To be specific, it is not really considered an entry level guitar overall as Gibsons for one are much more expensive than most beginning guitarists can afford and appreciate. The Les Paul studio is basically the lower end of the spectrum of that particular body style within Gibson, as it offers a more stripped down appearance; craftsmanship is lessened, the parts are not as quality, no binding (which is generally to keep it comfortable to play, as non bound guitars often have an issue with the fret wire cutting your fingers when you move across the neck.) Studios also have different pickups than their $2100-6000 range. They are not bad pickups at all, but are not as quality. Think, in the guitar world what you pay for is what you get in almost all cases.
I would not suggest a Les Paul studio for a beginner, but instead opt for the Epiphone line of Les Pauls which offer great quality and are in a more mid price range. Generally 4-700 bucks. That way, they know they have a good enough guitar to keep for a few years while they get better at playing so it inspires them to continue, but also its not so expensive that they have to worry too much about it getting damaged. I don't necessarily suggest complete bottom feeder guitars for beginners nowadays because they are poorly made, hard to play, and if a beginner isn't attached to his first instrument, chances are he/she won't continue to play. Guitar is an expensive hobby/pastime/profession to waste the money and honestly, most people starting out nowadays just don't have the attention span to keep going, so its best not to get them discouraged.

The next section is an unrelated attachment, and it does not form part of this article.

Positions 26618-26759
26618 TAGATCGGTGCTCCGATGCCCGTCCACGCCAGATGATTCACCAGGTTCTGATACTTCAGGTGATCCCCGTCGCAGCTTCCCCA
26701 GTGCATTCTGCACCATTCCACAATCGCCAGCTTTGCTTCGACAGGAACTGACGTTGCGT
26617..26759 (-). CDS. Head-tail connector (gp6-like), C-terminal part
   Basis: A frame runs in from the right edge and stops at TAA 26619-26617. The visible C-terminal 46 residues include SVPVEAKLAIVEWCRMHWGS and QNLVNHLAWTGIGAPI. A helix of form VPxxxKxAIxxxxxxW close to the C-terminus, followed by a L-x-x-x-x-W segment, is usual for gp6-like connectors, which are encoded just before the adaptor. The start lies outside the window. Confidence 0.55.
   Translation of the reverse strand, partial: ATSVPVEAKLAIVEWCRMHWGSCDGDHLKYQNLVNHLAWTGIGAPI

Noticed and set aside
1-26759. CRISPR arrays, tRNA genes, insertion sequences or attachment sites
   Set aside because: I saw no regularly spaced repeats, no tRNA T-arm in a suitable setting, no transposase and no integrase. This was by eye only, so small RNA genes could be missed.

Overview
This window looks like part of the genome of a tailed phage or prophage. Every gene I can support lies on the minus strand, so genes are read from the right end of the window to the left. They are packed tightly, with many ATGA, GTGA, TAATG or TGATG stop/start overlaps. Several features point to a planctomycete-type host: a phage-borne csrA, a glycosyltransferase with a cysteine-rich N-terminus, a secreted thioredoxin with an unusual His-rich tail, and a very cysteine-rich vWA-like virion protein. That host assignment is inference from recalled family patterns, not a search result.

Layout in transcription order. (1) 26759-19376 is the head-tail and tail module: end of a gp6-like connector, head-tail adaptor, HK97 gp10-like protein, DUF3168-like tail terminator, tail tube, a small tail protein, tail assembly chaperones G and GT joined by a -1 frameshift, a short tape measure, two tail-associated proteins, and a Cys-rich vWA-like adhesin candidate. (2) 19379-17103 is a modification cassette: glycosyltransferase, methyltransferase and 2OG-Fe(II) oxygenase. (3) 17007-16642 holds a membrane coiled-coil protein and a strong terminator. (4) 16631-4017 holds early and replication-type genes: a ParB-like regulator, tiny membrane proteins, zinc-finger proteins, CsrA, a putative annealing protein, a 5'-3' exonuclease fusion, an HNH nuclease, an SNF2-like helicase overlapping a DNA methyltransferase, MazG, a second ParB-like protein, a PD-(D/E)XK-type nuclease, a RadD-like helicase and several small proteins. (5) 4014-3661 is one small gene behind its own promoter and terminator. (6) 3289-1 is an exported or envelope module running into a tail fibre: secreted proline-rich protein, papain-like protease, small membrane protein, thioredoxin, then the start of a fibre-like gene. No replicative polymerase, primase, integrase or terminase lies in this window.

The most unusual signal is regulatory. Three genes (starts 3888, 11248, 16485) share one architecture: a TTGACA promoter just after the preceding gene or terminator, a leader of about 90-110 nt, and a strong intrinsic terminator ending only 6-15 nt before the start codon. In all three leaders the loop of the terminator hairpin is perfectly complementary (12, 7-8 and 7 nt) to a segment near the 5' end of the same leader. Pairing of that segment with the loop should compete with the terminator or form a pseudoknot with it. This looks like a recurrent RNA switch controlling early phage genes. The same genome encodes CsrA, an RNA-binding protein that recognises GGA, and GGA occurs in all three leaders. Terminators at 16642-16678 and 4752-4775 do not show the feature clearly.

Remember, the Gibson Les Paul in general is almost like a right of passage for most of us guitar players, so when someone sees a little kid who hasn't learned anything but is walking around with a $5,200 1959 reissue Gibson Les Paul, its HIGHLY frowned upon. When said beginner really is serious and proves that they are purely dedicated to that initial instrument(s), then they should progress to a higher quality guitar, as it will be appreciated and they will understand the value that goes into having such a high quality guitar.
I want to point out one more thing, as someone who owns expensive Les pauls. If you are considering getting a Gibson, stay away from the 'studio' models and save up for a 'standard' at the very least. In the long run it'll be much more worth it because you won't find yourself lusting after the higher end models quite as quickly (we call it GAS or Gear Acquisition Syndrome..guitars are like potato chips, one isn't quite enough when you get serious).The 2008 'standard' models are very well received and some of the best they have done in the low $2,000 range in a long time. After about $2,500, that's where you start to get the REALLY nice Gibsons, like the ones built in the custom shop